The next day after this convention; at tent ;
o'clock in the morning, the marriage contract
or Arthur Kaymond and liugine Dnport was i
signed in the presence of - the friends of the :
family. , . i -
'Now said be, as soon as these prelimina "'
ries. were terminated, 'let - ue be off for the -'
ehnrch.' , ..." - .- - -.--. :-.. " .
The whole wedding party started in carria-
ges, and Boon were driving at full speed before - I
the modest panshi , . v r ,.,. .. t--. -
Stop, cried Arthur to the driven when be
perceived that he was going through. . t.r - '
'Let him go on my dear son,' said Madame t
Dnport.'he has his orders.' ( t. -'...- S 5
Arthur holding id bis the band of .hngems, '
was perfectly reconciled. She, whom he lov a
ed was his, according to the lairs of God ; he ' :
attached but little consequence to the eeremo.Ui
ny which .was yet to be performed, and winch
could not add any thing to his rights.- Itva t
only when he perceived that thetarriagq was a
crossing the gates of; a magnificent park - that
he inquired of his mother where she tras tak?
ing thera. ! -? - - ' v '-. - j . -
To get married, my children,' replied the"
good mother; .. -. ; . ; 1 ; -- , : .: s ; - i
ine carriage stopped, and. lhe. party hav--
ing allighted, proceeded through an arcnueof a
ancient trees, towards' a chapel, the doors of
which stood widely open ; the sanclliaryi was f
glittering with a thousand lights and upon the i
steps in front of' the altar stood a priest wait-.. "
ing for the bridal party. ' ;. . I - i
Arthur led his wife by the hand, and scarcely 1
had he thrown his eyes upon the officiating;
minister,- than he exclaimed. ,fi5 t
'Mr. Jerome!' . . s.-t;-
'What is the matter?' Inquired Eugenie-."-,1 r
'Nothing, my dear. , Only tell me, this min- :
ister who is going to marry us, is L c also your
confessor?' ; i ; -1 I. a ..."
'Who ? , Mr- Dufresnoy f Not in tie least.
But what are you talking about Mr. Jerome? T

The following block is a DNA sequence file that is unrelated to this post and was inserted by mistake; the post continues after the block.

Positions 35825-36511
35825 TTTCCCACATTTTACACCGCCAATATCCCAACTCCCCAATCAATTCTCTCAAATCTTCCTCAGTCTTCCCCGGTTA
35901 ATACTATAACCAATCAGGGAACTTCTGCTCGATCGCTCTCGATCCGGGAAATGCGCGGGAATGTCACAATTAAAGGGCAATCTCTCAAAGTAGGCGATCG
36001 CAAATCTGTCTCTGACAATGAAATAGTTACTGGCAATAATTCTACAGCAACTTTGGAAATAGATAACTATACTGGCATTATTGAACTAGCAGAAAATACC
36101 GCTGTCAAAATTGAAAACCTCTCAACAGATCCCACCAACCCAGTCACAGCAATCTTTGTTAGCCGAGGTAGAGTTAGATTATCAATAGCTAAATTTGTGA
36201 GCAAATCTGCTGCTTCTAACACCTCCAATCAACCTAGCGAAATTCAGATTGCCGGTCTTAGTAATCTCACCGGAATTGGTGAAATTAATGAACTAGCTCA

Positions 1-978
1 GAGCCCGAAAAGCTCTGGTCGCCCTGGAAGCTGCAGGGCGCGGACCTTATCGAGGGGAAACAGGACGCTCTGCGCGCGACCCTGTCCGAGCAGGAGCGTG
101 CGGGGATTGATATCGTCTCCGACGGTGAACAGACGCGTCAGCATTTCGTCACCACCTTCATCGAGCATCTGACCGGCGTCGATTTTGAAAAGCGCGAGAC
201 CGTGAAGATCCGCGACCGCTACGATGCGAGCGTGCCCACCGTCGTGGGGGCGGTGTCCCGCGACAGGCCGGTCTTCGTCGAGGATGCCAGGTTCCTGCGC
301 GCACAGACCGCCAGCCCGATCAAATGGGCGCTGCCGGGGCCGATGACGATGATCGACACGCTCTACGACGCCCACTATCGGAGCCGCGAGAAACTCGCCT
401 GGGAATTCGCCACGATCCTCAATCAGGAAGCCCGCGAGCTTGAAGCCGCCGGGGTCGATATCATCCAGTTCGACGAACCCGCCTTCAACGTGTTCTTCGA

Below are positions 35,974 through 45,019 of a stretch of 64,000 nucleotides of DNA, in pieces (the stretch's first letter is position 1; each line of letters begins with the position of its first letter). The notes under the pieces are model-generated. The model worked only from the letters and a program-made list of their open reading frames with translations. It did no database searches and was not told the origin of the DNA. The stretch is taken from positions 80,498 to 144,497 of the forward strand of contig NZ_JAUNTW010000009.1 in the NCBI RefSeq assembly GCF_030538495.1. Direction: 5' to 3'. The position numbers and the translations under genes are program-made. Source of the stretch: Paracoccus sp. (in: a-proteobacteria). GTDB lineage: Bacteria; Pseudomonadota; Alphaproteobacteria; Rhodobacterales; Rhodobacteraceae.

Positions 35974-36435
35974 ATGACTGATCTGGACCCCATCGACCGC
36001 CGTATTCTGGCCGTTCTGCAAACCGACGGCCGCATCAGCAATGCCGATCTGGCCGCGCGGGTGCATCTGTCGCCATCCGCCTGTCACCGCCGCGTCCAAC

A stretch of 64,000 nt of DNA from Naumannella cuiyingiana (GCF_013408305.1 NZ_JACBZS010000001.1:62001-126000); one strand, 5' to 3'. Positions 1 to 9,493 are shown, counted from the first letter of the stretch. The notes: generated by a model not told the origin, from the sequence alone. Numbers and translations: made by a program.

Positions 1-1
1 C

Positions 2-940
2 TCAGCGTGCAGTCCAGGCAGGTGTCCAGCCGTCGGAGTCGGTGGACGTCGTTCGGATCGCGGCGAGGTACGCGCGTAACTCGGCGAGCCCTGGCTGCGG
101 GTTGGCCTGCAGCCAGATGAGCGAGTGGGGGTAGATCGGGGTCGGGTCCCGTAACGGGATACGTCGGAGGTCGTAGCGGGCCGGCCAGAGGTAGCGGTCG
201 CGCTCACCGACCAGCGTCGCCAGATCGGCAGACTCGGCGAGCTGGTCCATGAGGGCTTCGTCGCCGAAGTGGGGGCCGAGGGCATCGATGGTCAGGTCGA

' 'Oh nothing only I ' thought but I am '-
mistaken.' : . : - -. . i,
The ceremony was performed with proper -j
solemnity. After the nuptial benediction, Mr.:
Dufresnoy addressed to the happy pair a few
remarks full of paternal tenderness.
His voice was soft and melodious ; bespoke
ot peace, charity and mutual love. He was,
trembling with emotion, and his eyes seemed 1
filled with tears, although his countenance re
mained calm and peaceful.
Mr. Dufresnoy was a noble-looking mau ; hui
manner was Imposing and dignified; and Ar
thur noticed upon his breast the cross of the s
legion of honor. ' a ' , ' f
'lam mistaken,' thought the young man. J
'It is not he but the hkensss is striking.'
They soon left the chapel, and while waiting
for a sumptuous breakfast which Mr. Dufres
noy had prepared for the party, they btaillcd -about
through the park and garden. .
While Arthur and his bride were admiring ,
the exquisite taste displayed by the owner uf ,
this magnificent habitation; they fouud them- '
Selves suddenly at the corner of an avenue, face
to face with the Abbe Dufresnoy: . ;
'Madame,' Said he in A gallant tone to the ,
blushing bride, '1)6 So' kind ;is to give up your
husband to me for a few moments.'
Eugenic nodded her iissent with n smile, and
the Abbe, taking the arm of Arthur
'What do you "think,' said lie "of a man of
peace, of a minister. of the Lord like me, who -r
wice raised an homicidal arm against his fel- :
ioiv creature ? A'u ! 4ir, you iau.it think mc a
a great criminal i . : '
'I thick; replied Arthur, whose doubts noiv '
viife all removed, 'I think that tba Abbo Du- ?
fresrioy is a minister of God, and that Mr. Je '
romu is a mail of honor.' . ' : : :
'Listen to me: I am the last issiie of a rich :
family, and when I was twenty, I assure yow -that
1 little dreamt of becoming a priest I '
entered the arini-; in rf regiment of cavalry, at ;
the same time with a young rnah of my age.
who also belonged to a wealthy family. It wa.
Mr. Diipcfrt your wife's father. ' We becama
brothers in arms. . .. .- . . -i - h j-: i,:,Z'
'Fate, which unites destinies as well as scp--aftrfes
them, thus eutcd us to be united at